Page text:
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    I've started a new thread specifically for analysis of some SNP data which I found in a spreadsheet (linked to somewhere here I think, but I can't find it again now). Unfortunately I messed it up a bit because I misunderstood that the spreadsheet data related to the GcMAF trial directly...so I've cleaned up my first post a bit. My little bit of analysis seems sound though, and I've also tried to explain some of the basics of what SNPs are there in simple terms...so it may be of interest to some people on this thread - I'd like that thread to be a place where we can discuss SNP findings in general:

    http://forums.aboutmecfs.org/showthread.php?9702

    bertiedog: I'm not really the one to answer that question, but my guess would be there's no good data to confirm that connection. What I can say is that it does seem pretty clear that when levels of something are low when you know they ought to be high based on your lifestyle, there's something broken in terms of how you absorb and break down that stuff (or perhaps something meaning that it's constantly being used up at a rapid rate).

    Your question reminds me of my own B-vitamin test results. I came back very low for specific B vitamins, so I went to look up where they are present in food...and what I saw was basically a description of many of my favourite foods, which I tend to eat too much of, if anything! So it just doesn't make sense that this sort of thing can be dealt with by the conventional lifestyle changes...but of course that's all the advice we'll get from doctors who can't confirm what our diet and lifestyle are really like. Bottom line, I'd say there's clearly something blocked, and the methylation block model makes excellent sense to me...and treatment according to that model (via Dr Myhill) was extremely effective for me and for a friend of mine, so I personally think it's very probably along the right lines, at least.

    There seems to be quite a lot that points towards the Vitamin D receptor - I'm thinking now of the geographic variance of MS for example and the link to latitude; and the reappearance now of rickets in the UK, for example - so I think that deficiencies in that area are significant somehow, but more precisely than that, I wouldn't want to make any assumptions...
     
  16. bertiedog

    bertiedog Senior Member

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    Thanks for the reply Mark. I do know about the methylation protocol and have been following a very similar plan since 2007 but I use Thorne's Basic Nutrients which contains the active Bs plus the mixture of the different active folates. Also I take sublingual B12. The only think I don't take is the PS cos it can lower cortisol and that's the last thing I need.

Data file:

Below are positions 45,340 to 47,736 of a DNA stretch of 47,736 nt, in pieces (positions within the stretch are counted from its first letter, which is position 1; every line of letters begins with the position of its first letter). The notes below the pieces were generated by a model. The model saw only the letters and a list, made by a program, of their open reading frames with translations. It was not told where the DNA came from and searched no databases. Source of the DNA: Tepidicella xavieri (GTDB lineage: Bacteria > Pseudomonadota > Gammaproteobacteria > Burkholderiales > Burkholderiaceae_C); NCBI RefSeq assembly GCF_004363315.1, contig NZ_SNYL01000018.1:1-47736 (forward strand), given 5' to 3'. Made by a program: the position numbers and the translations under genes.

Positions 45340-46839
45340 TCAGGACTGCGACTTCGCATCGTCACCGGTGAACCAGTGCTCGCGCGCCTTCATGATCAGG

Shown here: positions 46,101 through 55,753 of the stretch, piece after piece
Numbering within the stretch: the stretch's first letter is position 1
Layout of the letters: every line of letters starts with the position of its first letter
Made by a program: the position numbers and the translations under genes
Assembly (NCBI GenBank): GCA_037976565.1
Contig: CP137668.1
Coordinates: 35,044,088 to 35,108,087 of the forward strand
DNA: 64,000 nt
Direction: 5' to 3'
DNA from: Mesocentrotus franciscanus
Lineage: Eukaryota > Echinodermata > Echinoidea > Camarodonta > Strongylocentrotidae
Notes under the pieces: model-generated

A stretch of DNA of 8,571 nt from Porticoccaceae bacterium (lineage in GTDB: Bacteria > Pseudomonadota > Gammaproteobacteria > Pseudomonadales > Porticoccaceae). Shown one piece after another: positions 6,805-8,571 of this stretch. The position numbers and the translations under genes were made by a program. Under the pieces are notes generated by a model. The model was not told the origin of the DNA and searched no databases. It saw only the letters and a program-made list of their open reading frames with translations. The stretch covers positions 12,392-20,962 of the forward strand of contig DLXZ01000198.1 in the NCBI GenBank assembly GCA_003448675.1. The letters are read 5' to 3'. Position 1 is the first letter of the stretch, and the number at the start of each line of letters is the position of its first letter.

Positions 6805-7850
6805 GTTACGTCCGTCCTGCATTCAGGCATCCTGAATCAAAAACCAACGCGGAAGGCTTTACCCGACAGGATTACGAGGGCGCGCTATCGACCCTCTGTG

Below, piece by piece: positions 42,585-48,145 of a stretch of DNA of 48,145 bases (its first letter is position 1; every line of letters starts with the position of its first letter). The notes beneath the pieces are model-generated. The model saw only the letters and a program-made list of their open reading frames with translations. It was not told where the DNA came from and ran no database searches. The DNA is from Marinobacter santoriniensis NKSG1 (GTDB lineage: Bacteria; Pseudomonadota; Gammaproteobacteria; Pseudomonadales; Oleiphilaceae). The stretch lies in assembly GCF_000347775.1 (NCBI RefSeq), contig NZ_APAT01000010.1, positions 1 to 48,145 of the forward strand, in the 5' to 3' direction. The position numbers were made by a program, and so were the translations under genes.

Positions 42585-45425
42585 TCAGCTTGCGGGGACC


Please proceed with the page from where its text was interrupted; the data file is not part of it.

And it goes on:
I guess your right about why things test so low when they shouldn't be. I think I should try a weekly sunbed treatment till I can sit outside again and get some sun. My immune system has been so weak this winter I am on my 3rd lot of antibiotics for a throat infection which just won't go away.
     
  17. ric

    ric

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    could Yasko RNAs for mutations Fok and/or Taq and/or supplements she advices to help?

    Hello everyone, I’m new here… I suffer from a severe CFS… I’m bedridden and with the years I have developed a lot of neurological/muscular/tendon/paresthesia /hearing symptoms. I barely can fend for myself. I don’t know if I really carry XRMV+ or other MLVs. But I suffer from some immune abnormalities as low NK count and very low activity, Hypogammaglobulinemia for IgG, shift Th1/th2, RNASE-L abnormality and so on... Saddly, in basis Yasko SNPs results I’m a bad responder to gcmaf. I’m Bsm/Taq +- and Fox ++ (Yasko nomenclature). Reading what is talking about genetics and the changes of success with this therapy, one idea come to my mind. I’m sure someone else has had this one before and it could absolutely have no sense but I would want to know your point of view about... So, could Yasko RNAs for Fok and/or Taq, and/or supplements she advices for these SNPs to help to bypass this issue?. … I’m apologize for my bad and poor command of English. Thank you very much!

    Ric.
     
  18. filfla4

    filfla4 Senior Member

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    I just got my results from KDM's clinic and I haven't yet had time to absorb/analyse everything however just copying and pasting this:

    GVDR
    GVDR- FOK1 - FOK1 Polymorphism - Moderate responder
    GVDR-BSM1 - BSM1 Polymorphism - High responder

    I fly to Brussels on Wed for my appointment on Thurs. His treatment includes GcMAF and Nexavir!! Hope to post more soonest.